Sweden, as many as a hundred policemen and policewomen were my guards. Once, when I
slipped out of my apartment and bought flowers from some Bengalis, I was scolded and told
never to do that again.
FI: Tell us about some of your other experiences in hiding.
Nasrin: Well, at one point PEN
arranged a peaceful place near the Gulf of Bothnia for me. A great place for privacy and
writing! I had a wonderful neighbor, an English lady with many cats, who helped with my
pronunciation of English words. But one night when the wind rose and branches touched my
roof, I became really alarmed. The police, who had been positioned in a house nearby, were
quick to come. One of the policewomen, in fact, kindly spent the night. Only if you have a
fatwa on your head and are alone far from home could you possibly understand what I was
FI: What originally prompted you to become so outspoken in your
opposition to Islam?
Nasrin: When I began to study the Koran, the holy book of
Islam, I found many unreasonable ideas. The women in the Koran were treated
as slaves. They were nothing but sexual objects.
Naturally I set aside the Koran and looked around me. I found religion
equally oppressive in real life. And I realized that religious oppression and injustices
are only increasing, especially in Muslim countries. The religious terrorists are
everywhere. But if I criticized Muslim fundamentalists and mullahs in particular, it is
because I saw them from close quarters. They took advantage of people's ignorance and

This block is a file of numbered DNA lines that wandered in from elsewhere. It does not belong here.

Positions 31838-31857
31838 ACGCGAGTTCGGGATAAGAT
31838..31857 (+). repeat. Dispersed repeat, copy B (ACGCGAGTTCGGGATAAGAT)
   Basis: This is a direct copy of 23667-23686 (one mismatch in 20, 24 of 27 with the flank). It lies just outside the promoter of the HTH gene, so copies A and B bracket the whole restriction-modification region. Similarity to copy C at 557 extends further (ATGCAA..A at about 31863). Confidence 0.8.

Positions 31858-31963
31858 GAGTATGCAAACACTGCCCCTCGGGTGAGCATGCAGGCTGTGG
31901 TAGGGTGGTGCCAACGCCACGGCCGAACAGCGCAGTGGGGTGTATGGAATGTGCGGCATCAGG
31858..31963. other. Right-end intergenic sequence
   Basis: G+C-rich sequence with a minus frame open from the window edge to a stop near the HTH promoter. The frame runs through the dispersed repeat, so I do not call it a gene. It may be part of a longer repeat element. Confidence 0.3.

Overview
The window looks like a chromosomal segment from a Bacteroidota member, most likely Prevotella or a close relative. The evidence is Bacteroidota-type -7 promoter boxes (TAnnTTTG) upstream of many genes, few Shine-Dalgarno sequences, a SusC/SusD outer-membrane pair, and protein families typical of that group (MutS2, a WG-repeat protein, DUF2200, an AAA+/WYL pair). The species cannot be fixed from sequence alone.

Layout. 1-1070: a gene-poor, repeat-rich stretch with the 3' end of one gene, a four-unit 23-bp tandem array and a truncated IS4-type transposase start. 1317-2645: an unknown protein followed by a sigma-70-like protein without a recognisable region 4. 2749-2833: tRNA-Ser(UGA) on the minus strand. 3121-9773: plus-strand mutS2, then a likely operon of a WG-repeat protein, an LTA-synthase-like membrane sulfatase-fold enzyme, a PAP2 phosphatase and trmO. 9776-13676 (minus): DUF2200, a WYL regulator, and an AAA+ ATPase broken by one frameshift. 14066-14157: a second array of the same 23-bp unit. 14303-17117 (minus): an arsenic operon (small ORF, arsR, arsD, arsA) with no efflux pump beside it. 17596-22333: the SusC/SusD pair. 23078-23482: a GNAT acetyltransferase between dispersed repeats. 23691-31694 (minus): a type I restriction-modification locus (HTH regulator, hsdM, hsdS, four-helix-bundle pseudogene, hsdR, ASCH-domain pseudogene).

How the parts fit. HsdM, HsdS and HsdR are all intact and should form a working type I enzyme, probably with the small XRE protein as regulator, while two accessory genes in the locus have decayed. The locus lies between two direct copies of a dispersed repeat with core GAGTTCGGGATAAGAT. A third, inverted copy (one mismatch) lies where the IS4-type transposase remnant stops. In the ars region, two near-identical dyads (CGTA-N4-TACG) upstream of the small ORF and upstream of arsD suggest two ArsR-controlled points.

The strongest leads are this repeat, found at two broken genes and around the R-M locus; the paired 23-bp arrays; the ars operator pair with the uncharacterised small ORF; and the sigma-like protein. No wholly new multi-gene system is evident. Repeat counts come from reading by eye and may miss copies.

oppressed them. They considered women as chattel slaves and treated them no better than
the slaves of the ancient world.
So one day I had to take up my pen and start writing against the various misdeeds
committed by religion, against all the injustice, unreason, and prejudice sanctioned by
religious institutions. I began to try to expose the crimes of religion, particularly the
injustice and oppression against women.
FI: But you were harder on fundamentalists?
Nasrin: I criticized fundamentalists as well as religion in general. I
don't find any difference between Islam and Islamic fundamentalists. I believe religion is
the root, and from the root fundamentalism grows as a poisonous stem. If we remove
fundamentalism and keep religion, then one day or another fundamentalism will grow again.
I need to say that because some liberals always defend Islam and blame fundamentalists for
creating problems. But Islam itself oppresses women. Islam itself doesn't permit democracy
and it violates human rights.
And because Islam itself is causing injustices, so it is our duty to make people alert.
It is our responsibility to wake people up, to make them understand that religious
scriptures come from a particular period in time and a particular place.
FI: What are you presently working on? Are there new projects, new
perspectives that have occurred to you as a result of your experience?